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Most employers and employees have a decent grasp of the Employment Standards Act, 2000 (the “ESA”). Despite this, we often find that there are many common misconceptions about what the legislation has to say about certain aspects of employment rights and obligations. This is important as these misconceptions can lead to difficulties in the employment relationship which can result in liabilities relating to issues such as wrongful dismissal.

Given this, below are some common assumptions and the truth behind them. 

I am entitled to coffee and bathroom breaks in addition to my lunch break.


In Ontario, the ESA requires that an employer provide their employee with a 30-minute uninterrupted eating period after no more than five consecutive hours of work. During this 30-minute break the employee must be free from work. The ESA does not require that an employer provide any other break.

On that basis, you are not legally entitled to a coffee break, smoke break or bathroom break. While this may be the case, simply for practical reasons most employers regularly allow short breaks during the workday.

If you are an employee that requires frequent washroom breaks or other breaks, such as a snack break, an employer may have to accommodate you. Failing to do so could be a violation of your human rights. Behaviour such as monitoring the frequency of an employee’s breaks could also be a case of workplace harassment.   

If I leave and return to the same employer, my severance pay is calculated only based on the years of work following my most recent return.


Multiple periods of employment with the same employer are to be included for the purposes of calculating severance pay. Failing to properly consider previous years of employment may significantly impact the amount of severance an employee may receive. If your employment has been terminated and you believe this may be an issue, then we recommend that you speak with an employment lawyer for assistance in reviewing your severance package.

My employer can provide me with working notice instead of a severance payment if I am fired.


Ontario is the only province that provides a fired employee with severance pay in addition to termination pay (pay in lieu of working notice). Its purpose is to compensate an employee for losses that ensue following the loss of long-term employment.  

To qualify for severance pay, an employee must have worked for their employer for at least 5 years at the time of termination and the employer must have a payroll of at least 2.5 million in the province of Ontario or have severed the employment of over 50 employees within the past 6 months because all or part of the business has closed.

If an employee qualifies for severance pay following a wrongful dismissal, then the employee will receive one week’s pay for each year they have worked for their employer up to a maximum of 26 weeks.

Unlike termination pay which represents pay in lieu of working notice, severance cannot be provided by an employer as working notice, it must be provided as a payment.

Professionals working in information technology (IT) are not entitled to overtime pay.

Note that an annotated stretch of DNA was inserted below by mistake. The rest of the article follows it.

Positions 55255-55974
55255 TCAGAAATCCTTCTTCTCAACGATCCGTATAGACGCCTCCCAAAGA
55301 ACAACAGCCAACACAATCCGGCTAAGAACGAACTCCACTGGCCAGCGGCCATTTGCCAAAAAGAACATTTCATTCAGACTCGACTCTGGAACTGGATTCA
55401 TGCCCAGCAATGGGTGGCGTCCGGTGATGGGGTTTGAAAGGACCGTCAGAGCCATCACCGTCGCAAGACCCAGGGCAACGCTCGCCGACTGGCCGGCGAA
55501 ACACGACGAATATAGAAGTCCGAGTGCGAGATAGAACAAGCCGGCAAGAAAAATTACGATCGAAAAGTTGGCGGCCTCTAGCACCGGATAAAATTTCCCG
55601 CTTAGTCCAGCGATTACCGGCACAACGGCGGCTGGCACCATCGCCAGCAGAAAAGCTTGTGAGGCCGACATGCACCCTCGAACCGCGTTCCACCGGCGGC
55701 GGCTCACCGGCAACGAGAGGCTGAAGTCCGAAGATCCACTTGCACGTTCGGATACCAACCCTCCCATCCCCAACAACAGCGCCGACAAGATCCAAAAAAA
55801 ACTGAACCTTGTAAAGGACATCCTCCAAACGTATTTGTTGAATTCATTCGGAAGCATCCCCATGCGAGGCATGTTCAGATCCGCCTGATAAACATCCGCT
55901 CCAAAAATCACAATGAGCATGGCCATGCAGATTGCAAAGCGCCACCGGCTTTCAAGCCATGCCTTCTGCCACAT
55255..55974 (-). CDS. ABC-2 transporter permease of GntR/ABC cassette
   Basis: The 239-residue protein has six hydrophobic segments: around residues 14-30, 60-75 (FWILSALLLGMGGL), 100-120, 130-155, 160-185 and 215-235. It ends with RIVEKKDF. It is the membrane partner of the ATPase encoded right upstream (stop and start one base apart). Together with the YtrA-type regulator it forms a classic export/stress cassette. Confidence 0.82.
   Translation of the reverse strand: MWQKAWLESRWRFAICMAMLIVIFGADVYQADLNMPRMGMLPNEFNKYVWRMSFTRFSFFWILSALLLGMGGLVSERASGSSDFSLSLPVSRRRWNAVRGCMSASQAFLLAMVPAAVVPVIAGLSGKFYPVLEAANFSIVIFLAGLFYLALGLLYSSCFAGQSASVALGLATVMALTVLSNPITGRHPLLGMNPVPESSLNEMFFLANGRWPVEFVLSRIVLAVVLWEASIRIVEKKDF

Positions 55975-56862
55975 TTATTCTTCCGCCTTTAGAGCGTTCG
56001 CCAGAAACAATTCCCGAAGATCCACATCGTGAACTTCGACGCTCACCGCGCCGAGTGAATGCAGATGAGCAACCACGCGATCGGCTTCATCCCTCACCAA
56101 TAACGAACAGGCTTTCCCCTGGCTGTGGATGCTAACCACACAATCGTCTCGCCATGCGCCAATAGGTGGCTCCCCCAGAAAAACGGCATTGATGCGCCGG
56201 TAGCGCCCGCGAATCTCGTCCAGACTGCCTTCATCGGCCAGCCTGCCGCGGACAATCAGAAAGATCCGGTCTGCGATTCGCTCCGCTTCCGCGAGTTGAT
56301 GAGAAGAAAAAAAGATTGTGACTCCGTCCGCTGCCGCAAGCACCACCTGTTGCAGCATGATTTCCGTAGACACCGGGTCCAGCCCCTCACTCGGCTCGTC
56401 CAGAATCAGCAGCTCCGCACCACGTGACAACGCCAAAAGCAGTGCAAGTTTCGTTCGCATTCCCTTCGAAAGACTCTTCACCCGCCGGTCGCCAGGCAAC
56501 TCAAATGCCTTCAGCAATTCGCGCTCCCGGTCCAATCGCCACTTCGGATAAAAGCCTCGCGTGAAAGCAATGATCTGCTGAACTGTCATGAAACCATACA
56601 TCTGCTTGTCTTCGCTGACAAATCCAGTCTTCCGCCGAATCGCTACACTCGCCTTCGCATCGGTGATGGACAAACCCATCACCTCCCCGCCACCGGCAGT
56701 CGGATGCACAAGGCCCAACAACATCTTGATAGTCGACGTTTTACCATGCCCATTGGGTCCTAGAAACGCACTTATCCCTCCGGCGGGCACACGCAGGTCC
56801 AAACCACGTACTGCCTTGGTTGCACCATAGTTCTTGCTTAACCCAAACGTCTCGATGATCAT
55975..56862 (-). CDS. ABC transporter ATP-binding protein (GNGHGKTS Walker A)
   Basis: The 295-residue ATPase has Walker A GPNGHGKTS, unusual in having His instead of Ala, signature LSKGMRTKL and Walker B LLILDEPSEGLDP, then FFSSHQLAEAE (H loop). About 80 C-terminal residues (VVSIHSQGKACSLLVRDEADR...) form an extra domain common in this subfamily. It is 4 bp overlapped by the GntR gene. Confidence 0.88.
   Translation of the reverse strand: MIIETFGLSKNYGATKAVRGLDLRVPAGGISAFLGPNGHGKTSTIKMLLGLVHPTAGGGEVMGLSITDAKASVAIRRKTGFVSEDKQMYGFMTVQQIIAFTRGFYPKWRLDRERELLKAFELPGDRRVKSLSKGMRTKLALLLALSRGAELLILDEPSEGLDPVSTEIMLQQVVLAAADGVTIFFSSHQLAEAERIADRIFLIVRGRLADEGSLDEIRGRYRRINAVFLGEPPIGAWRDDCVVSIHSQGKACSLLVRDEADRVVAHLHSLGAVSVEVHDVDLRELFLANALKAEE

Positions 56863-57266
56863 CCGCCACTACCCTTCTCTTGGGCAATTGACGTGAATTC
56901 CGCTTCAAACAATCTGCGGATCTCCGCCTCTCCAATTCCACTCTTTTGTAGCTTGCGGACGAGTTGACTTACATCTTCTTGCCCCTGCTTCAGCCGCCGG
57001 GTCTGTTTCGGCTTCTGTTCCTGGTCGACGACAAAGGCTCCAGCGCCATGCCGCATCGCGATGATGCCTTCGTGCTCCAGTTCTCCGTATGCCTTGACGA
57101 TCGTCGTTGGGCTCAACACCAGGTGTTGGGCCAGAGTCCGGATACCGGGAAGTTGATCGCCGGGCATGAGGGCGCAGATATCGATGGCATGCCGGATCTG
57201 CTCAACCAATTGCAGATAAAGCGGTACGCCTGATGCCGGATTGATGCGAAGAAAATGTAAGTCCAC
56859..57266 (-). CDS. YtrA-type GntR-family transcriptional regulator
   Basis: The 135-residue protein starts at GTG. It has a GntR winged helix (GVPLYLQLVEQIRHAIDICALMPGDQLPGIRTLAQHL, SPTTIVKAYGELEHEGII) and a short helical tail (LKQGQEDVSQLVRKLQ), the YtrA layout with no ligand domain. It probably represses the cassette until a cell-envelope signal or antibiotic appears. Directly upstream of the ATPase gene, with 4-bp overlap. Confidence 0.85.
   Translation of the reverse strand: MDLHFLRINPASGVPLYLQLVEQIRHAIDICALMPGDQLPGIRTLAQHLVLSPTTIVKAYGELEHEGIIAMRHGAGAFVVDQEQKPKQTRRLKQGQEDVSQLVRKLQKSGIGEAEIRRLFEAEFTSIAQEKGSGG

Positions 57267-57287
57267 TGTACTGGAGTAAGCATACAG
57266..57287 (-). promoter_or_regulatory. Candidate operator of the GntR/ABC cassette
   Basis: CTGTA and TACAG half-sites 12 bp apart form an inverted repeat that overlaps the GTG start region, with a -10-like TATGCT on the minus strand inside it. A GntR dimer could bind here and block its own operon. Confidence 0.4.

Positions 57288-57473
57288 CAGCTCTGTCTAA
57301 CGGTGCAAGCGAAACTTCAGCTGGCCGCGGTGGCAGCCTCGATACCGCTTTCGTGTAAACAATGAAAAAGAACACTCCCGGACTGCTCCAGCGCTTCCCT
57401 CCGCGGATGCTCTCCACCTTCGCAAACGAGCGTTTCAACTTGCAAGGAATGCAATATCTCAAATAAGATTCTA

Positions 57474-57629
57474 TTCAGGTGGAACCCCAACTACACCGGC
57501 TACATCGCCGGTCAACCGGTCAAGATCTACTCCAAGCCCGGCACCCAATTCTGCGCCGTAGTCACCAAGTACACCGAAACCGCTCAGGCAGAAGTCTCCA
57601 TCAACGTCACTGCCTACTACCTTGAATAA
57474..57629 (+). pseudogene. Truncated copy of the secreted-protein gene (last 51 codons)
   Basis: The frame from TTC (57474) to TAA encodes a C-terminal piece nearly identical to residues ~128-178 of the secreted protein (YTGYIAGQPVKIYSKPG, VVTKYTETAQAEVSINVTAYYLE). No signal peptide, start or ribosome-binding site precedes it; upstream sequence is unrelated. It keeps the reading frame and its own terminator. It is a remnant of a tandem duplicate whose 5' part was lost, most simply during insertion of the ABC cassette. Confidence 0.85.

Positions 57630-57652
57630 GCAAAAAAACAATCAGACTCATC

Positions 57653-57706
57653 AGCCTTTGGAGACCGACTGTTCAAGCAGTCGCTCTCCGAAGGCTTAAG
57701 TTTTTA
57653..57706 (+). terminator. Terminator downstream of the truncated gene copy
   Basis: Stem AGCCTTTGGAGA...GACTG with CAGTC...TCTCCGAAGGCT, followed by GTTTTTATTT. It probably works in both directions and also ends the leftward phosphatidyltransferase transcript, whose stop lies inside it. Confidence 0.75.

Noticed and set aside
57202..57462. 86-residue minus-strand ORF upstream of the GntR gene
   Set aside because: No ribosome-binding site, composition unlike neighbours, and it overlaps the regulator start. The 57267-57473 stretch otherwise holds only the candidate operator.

Certain employees such as IT professionals are exempt from rules that dictate daily and weekly maximum hours of work, overtime pay, as well as daily and weekly rest periods.

“Information technology professional” refers to an employee who is primarily engaged in the investigation, analysis, design, development, implementation, operation or management of information systems based on computer and related technologies through the application of specialized knowledge and professional judgement.

IT professionals are not the only workers exempt from the part of the legislation dictating work hours and rest periods. Firefighters, funeral directors and construction workers are some of the other workers that experience a variation in the applicability of laws surrounding work hours and rest periods. Managers and supervisors also do not qualify for overtime pay.

An employer can assign your vacation time.


Under the ESA, employers are entitled to choose when an employee can take their vacation time. There are regulations regarding the minimum length of vacation time an employer can assign at a time. Typically, unless the employee agrees to otherwise, vacations are to be assigned by the employer in intervals of at least 1 week. This is required to allow employees to have true breaks from work, rather than being assigned scattered or single vacation days. 

The Employment Standards Act applies to all working Ontarians.


While the ESA applies to most Ontarians, not all are covered. In some instances, an employee may only be partially covered by the legislation. These exemptions or variations are outlined in the legislation itself and the regulations. 

Some of the exemptions include:

  • Secondary school and post-secondary students working in a co-operative program
  • Those working in a sector that falls under federal jurisdiction such as bank employees, federal civil servants, radio and television station employees, and employees of post offices or airlines
  • Politicians, judges, religious officials or those elected to trade unions
  • Police officers
  • Self-employed workers and independent contractors
  • Ontario doctors, lawyers, architects, engineers, surveyors, teachers and accountants

The applicability and exemptions associated with the Employment Standards Act can be complex. If you have questions about the Employment Standards Act, 2000 or how it applies to employment situations such as workplace harassment, bonuses, stock options, severance pay or wrongful dismissal, please contact Toronto employment lawyers, Sultan Lawyers at 416-214-5111 or here.